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Son Of Primus
Yeah, I'm going to defend the message of anyone who is speaking out. Do I agree with hackers taking down websites to defend against website takedowns? No. Would I do this myself? No. Do I agree with why they are doing it? Yes. Anonymous is the only one who is responsible for Anonymous. I highly doubt the fear-mongering will work on both sides in this case as the information about faulty laws is being passed around, regardless of how overblown it is. I'm willing to bet at least 90% of people know they are being lied to by now, and those who are intelligent on these agreements, or informed by those who are will research the information for themselves. The ordinary person in America does not pay attention to anything important unless it is exciting, sad as this fact is. ACTA was signed without the general consensus of American citizens, not that there were enough people concerned about actively looking for information on it, not to mention the general media isn't giving fair coverage to the efforts against Internet censorship because they are bought out by the corporate dollar. I see the whole thing a big stunt that is made to cross the line, not tear down everything. I don't speak for all, but for most.

I think it is a sad day when laws have to be broken in order to send a message. Most who are giving them nods realize this. Really, the fault is on the system for not learning from their mistakes, I believe Anonymous is going to be the least of the government's problems their if some of these ideas made at a water cooler are allowed to pass through.

Thanks for making some good points anyway.

But as I've stated, the way they are going about this is all wrong. DDoSing isn't going to solve any problems and it's not an attack on websites. It's an attack on DNS. DNS is the thing that allows you to type "http://www.google.com" and connect to port 80 through HTTP on google's web server. If we didn't have DNS you'd have to type "http://55.234.157.111" (I just made that IP address up) in order to connect to the google web server. When I say DDoS I mean "Denial of Service" which is when a web server is *blocked* from access to normal users by means of large scale packet flooding (sending a bunch of 1s and 0s through a wire with the intent of halting the server).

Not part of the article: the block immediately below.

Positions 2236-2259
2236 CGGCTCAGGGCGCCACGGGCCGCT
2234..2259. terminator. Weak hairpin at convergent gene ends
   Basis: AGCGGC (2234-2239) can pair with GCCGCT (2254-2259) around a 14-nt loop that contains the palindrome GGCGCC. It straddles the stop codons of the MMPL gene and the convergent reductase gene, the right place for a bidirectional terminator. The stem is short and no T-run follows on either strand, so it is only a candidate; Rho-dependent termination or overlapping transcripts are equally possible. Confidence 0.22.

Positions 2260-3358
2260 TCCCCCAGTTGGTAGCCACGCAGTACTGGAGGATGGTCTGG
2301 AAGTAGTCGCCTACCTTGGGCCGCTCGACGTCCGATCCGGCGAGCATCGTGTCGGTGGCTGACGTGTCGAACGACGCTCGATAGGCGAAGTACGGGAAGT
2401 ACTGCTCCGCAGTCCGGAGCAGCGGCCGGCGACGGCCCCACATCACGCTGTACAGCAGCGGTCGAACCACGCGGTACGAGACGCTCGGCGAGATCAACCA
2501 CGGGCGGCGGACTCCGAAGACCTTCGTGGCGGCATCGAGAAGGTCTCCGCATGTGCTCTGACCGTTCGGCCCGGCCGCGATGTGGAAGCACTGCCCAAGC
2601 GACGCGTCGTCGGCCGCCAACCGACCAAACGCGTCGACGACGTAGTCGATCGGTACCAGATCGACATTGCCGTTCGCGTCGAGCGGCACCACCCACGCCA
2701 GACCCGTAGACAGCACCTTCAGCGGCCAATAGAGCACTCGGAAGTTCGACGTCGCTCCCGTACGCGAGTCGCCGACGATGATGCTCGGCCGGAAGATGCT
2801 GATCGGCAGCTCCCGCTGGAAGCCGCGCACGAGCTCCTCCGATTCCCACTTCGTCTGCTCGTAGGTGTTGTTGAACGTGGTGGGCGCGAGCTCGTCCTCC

Now that we've got that quick lesson out of the way. My whole point on this is that regardless of wether or not the attack actually works dosen't matter. The principle I'm trying to get at is that they can't hold a gun to the Internet's head just to get their way for both moral and political (bad reputation and less support for the cause) reasons. I've given plenty of technical reasons as to why this method won't work but people still need to realize that this isn't the way to go. You have to think about all the anti-SOPA buisness heavyweights like google that would lose revenue through no fault of their own. Not only that, but it would also prevent the average user from accessing news outlets such as CNN, TIME, and the good old W. Post. That would just make it easier for these b*****d politicians to slip us a fast one because the most up to date information outlets are ones available on the net and most people, at least ones that I know, only really watch local news and get their political info from said online outlets.

Now, the best thing you can do is write your senators and congressmen letters telling them to vote against SOPA. We want to make them realize that they may not get re-elected if they refuse to represent the people. A threat to their job security will make them back off. If I was a young senator I'd rather keep my post and vote no than risk losing the next election (and the cool 170 grand that comes with it).
Son Of Primus's avatar

Dapper Explorer